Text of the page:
Young rider, Kian Amadi, rolled out for the event in Cali, but finished eleventh. His second place in the kilo (not an event at London 2012, but one purists would like to see reinstated in the Olympic programme) proved his speed, and with four years ahead of him, the teenager has plenty of time to develop the race craft required for the keirin, but selection for Minsk could be a case of too much, too young.
Men’s team pursuit
Young riders may not get a look-in at the men’s team pursuit in Rio, which, in recent years, has become track cycling’s blue riband event. The line-ups from Beijing and London, gold medalists all, read like a veritable who’s who of British cycling’s recent greats. And with Bradley Wiggins, a member of the gold medal winning team in Beijing, and Mark Cavendish, whose failure to win an Olympic medal remains the only gap on a glittering palmares, both expressing a desire to join the team pursuit squad in Rio, there will be few events for which places will be harder to attain.
Great Britain sent out a young squad in Glasgow, to disastrous effect. Owain Doull, Sam Harrison, and Joe Kelly, ended their challenge on the boards. Only Andy Tennant, a member of the reigning world championship winning squad, remained upright.
British Cycling’s coaches are unlikely to repeat the experiment at the world championships. The likely opportunity created should Geraint Thomas makes good on his promise to focus on the road this season must go to Tennant, a rider selected for the Olympic Games as part of a five-man line up, but who did not ride, owing to the prowess of Clancy, Thomas, Pete Kennaugh, and Steven Burke. Substituting Thomas for Tennant would still create a formidable quartet, one with the pedigree to start as favourites to defend their title in Minsk.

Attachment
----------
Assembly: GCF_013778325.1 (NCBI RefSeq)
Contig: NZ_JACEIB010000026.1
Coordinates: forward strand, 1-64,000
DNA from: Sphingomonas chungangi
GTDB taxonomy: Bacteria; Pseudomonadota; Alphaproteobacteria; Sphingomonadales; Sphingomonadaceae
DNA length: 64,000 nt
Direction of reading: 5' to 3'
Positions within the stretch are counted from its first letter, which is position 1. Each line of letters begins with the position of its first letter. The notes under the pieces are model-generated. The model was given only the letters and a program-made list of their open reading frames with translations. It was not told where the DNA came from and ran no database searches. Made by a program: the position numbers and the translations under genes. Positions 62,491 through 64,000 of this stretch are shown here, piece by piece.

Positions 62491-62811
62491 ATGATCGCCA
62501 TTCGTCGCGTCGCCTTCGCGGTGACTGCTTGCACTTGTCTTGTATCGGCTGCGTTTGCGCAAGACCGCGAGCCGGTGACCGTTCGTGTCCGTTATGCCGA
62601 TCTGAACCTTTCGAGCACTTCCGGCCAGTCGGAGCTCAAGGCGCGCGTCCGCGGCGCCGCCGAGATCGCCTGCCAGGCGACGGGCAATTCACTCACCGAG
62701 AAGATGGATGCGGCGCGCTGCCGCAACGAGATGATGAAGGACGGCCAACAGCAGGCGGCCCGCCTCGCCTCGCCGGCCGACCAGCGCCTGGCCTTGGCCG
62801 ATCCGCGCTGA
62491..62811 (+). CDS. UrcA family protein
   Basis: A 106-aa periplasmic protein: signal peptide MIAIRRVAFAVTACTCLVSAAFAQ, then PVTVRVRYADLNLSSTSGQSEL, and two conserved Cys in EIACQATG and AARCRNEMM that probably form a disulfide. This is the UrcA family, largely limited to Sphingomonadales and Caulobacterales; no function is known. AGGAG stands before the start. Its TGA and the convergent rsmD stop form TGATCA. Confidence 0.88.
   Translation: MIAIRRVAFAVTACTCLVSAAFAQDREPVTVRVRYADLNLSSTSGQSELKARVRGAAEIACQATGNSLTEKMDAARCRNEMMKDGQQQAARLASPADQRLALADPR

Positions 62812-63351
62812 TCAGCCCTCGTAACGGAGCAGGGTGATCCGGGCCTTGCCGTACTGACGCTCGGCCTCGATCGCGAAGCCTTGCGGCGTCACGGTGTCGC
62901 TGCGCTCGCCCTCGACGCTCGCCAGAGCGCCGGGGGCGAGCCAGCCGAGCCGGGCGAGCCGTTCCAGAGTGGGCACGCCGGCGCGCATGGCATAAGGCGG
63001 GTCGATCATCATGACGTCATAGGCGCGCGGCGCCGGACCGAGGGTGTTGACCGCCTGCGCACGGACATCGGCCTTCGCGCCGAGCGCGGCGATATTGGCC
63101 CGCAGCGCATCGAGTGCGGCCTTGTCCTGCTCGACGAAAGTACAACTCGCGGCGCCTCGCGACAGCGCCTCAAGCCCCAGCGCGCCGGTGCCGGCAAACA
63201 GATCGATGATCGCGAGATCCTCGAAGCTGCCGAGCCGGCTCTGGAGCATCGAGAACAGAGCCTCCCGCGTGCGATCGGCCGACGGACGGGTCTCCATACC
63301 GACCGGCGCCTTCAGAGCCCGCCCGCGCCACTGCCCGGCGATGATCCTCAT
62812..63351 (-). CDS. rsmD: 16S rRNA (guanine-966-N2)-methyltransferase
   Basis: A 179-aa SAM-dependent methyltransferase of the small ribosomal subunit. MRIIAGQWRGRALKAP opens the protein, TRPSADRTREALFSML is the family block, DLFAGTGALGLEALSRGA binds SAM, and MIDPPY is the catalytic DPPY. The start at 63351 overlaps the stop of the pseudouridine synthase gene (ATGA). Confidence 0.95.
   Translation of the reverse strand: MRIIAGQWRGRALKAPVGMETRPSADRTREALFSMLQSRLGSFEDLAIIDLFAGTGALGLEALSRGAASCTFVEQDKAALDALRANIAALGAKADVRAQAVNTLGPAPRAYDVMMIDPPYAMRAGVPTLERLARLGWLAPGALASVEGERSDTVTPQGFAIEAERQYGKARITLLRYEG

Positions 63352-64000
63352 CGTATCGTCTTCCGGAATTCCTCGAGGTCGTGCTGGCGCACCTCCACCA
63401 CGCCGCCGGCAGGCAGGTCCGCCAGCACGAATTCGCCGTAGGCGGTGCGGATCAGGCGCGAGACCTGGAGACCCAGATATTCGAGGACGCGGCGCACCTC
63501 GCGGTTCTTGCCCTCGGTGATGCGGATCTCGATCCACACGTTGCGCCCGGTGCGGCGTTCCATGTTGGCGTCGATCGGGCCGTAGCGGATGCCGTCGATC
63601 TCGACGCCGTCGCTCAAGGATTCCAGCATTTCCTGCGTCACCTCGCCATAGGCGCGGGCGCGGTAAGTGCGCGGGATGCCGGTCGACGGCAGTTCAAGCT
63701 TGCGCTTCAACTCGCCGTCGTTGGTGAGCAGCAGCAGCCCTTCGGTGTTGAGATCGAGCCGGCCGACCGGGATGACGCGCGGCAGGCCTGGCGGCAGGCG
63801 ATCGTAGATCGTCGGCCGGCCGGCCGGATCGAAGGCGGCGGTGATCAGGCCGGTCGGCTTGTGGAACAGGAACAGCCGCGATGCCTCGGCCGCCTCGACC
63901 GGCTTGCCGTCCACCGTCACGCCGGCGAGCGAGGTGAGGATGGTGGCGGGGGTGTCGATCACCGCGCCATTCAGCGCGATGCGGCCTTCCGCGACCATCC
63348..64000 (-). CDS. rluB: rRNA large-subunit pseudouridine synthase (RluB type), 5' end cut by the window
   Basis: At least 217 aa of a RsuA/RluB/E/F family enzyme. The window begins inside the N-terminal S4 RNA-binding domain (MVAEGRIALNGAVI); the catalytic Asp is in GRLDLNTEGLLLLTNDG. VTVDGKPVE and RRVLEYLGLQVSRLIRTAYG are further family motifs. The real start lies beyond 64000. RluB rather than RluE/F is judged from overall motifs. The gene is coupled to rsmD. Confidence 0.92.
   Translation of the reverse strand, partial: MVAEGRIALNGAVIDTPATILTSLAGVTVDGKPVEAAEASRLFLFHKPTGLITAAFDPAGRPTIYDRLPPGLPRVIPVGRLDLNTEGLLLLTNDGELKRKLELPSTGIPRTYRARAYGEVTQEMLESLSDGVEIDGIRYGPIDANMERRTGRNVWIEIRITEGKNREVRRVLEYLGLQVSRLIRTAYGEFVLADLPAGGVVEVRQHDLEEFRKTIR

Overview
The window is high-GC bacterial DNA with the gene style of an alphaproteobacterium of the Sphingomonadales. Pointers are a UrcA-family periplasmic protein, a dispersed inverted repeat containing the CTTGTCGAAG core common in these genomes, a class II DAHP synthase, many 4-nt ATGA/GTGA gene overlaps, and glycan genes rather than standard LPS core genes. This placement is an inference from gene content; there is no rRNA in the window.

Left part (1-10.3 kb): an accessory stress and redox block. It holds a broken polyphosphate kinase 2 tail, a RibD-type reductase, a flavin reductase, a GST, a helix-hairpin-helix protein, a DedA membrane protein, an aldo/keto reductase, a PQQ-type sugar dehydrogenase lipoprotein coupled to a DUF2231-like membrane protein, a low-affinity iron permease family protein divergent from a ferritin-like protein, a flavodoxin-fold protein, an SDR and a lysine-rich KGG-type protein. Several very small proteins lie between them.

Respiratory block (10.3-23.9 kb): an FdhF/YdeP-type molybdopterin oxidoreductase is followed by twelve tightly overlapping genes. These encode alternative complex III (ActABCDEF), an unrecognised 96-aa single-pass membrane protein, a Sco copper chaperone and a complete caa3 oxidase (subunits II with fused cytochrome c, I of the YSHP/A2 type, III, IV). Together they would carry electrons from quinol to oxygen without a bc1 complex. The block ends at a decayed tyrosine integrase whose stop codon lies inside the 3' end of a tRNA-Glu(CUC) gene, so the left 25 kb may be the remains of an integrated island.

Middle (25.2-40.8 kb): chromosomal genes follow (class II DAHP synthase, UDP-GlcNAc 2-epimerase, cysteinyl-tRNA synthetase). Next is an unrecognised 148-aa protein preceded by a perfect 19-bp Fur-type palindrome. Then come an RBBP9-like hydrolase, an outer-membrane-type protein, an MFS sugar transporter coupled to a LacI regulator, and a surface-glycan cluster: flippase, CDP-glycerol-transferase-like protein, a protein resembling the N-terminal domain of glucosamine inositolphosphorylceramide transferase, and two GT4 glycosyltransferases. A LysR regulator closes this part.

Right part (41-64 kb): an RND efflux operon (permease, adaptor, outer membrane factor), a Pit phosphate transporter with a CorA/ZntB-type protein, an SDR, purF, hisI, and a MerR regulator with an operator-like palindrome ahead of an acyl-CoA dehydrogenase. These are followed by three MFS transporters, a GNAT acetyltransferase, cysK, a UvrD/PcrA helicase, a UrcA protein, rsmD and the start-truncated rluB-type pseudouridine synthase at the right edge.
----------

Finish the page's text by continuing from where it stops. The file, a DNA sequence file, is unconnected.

Clancy produced a fine performance in London to claim an Olympic bronze medal, but would be unfancied to tackle the men’s team pursuit, the men’s team sprint, and the omnium. The latter would be the event Clancy would most readily sacrifice. He told RCUK last year that the satisfaction of winning medals by his own efforts did not compare to that gained from winning as part of a team.
Jon Dibben, 19, made a gallant attempt at omnium glory at the second round of the 2012-13 World Cup in Glasgow last November, finishing fifth overall despite being called up to represent his country shortly after enrolling in British Cycling’s vaunted Academy. With four years to hone his assault on the track’s multi-discipline event, one Laura Trott clearly relishes alongside her women’s team pursuit duties, Dibben could carve himself a niche in the public conscious come 2016. Should Clancy find himself occupied with the team sprint and team pursuit in Minsk, Dibben could find himself carrying the nation’s hopes sooner than expected.
How do you replace Victoria Pendleton? There can be few more challenging tasks in cycling. Other nations might choose not to try, regarding Pendleton as an irreplaceable, once-in-a-lifetime talent. This is not the way at British Cycling, however, and few would bet against Ian Dyer and Jan Van Eiden moulding a future champion from even the basest clay. In Becky James and Jess Varnish, however, they already have two world class talents to hone. There is nothing to choose between them, as those who witnessed their duel in Glasgow will attest.
The world championships, however, will bring them up against Olympic champion, Anna Meares (Australia) and Shuang Guo, one half of the Chinese duo who won women’s team sprint gold in London. Meares’ team sprint partner, Kaarle McCulloch, is also vastly experienced. All three would start as favourites to beat James or Varnish, but with James’ confidence boosted by a fine showing in Glasgow, a medal remains a realistic prospect.
Women’s team sprint